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Jerica lalaine A.

Soriano
BSBA-MGT 3RD YEAR

1. Lasallete of Santiago Inc., petitioner vs. NLRC and Clarita Javier, respondents.

a) Summary of the case


The legal principles governing the acquisition of security of tenure by teachers in private educational
institutions were definitively laid down by the Court en banc in University of Santo Tomas, et al. v.
National Labor Relations Commission, et al., a decision promulgated on February 15, 1990.[1] There
the Court said: According to Policy Instructions No. 11 issued by the Department of Labor and
Employment, 'the probationary employment of professors, instructors and teachers shall be subject to
standards established by the Department of Education and Culture.' Said standards are embodied in
paragraph 75 of the Manual of Regulations for Private Schools, to wit:'75. Full time teachers who have
rendered three consecutive years of satisfactory service shall be considered permanent.' (Emphasis
supplied)
The legal requisites, therefore, for acquisition by a teacher of permanent employment, or security of
tenure, are as follows:
1) the teacher is a full time teacher;
2) the teacher must, have rendered three (3) consecutive years of service; and
3) such service must have been satisfactory.
Now, the Manual of Regulations also states that 'a full-time teacher' is one whose total working day is
devoted to the school, has no other regular remunerative employment and is paid on a regular monthly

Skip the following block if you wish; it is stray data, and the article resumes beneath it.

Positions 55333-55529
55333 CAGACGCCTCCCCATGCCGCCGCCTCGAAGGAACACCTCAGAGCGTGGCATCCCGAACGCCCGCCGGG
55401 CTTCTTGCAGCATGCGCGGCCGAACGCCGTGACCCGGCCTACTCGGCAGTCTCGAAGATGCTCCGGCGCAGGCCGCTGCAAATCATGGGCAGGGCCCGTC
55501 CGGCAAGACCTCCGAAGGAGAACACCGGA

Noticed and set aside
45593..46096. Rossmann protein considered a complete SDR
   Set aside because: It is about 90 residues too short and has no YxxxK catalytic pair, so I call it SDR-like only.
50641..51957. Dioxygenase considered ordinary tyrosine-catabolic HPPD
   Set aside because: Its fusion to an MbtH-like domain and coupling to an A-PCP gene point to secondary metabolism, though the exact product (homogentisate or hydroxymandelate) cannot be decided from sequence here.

basis regardless of the number of teaching hours' (par. 77); and that in college, 'the normal teaching load
of a full-time instructor shall be eighteen hours a week'.The standards by which the service of the
probationary teacher may be adjudged satisfactory so that he may acquire permanence in his
employment or security of tenure, are set by the school. The setting of those standards, and the
determination of whether or not they have been met, have been held by this Court to be the prerogative
of the school, consistent With academic freedom and constitutional autonomy by which educational
institutions have the right to chose who should teach.[2]The acquisition of security of tenure by the
teacher in the manner indicated signifies that he shall thenceforth have the right to remain in
employment as such teacher until he reaches the compulsory retirement age in accordance with the rules
of the school or the law. That tenure, once acquired, cannot be adversely affected or defeated by
requiring the teacher to execute contracts stipulating the termination of his employment upon the
expiration of a fixed period or term. Contracts of that sort are anathema and will be struck down as null
and void.

b) Issues and conflicts


Whether or not private respondent had acquired permanency, or tenure in the position of high school
principal of the educational system of La Salette of Santiago Inc.?
Private respondent has been assigned to different administrative and teaching positions of the
petitioner’s school system, a private school system, where private respondent was initially employed
for three years as high school principal. In 1984 to 1986 private respondent was again assigned
as the high school principal of the petitioner. After her term as high school principal she
received a letter from the petitioner instructing her to report to La Sallete College and stating
the person as her replacement as high school principal. Private respondent wrote a letter to
the petitioner complaining of her sudden removal as high school principal but did not received
any reply so she filed a complaint before the Labor Arbiter for illegal dismissal. The Labor
Arbiter decided in her favor and the CA affirmed the decision of the Labor Arbiter.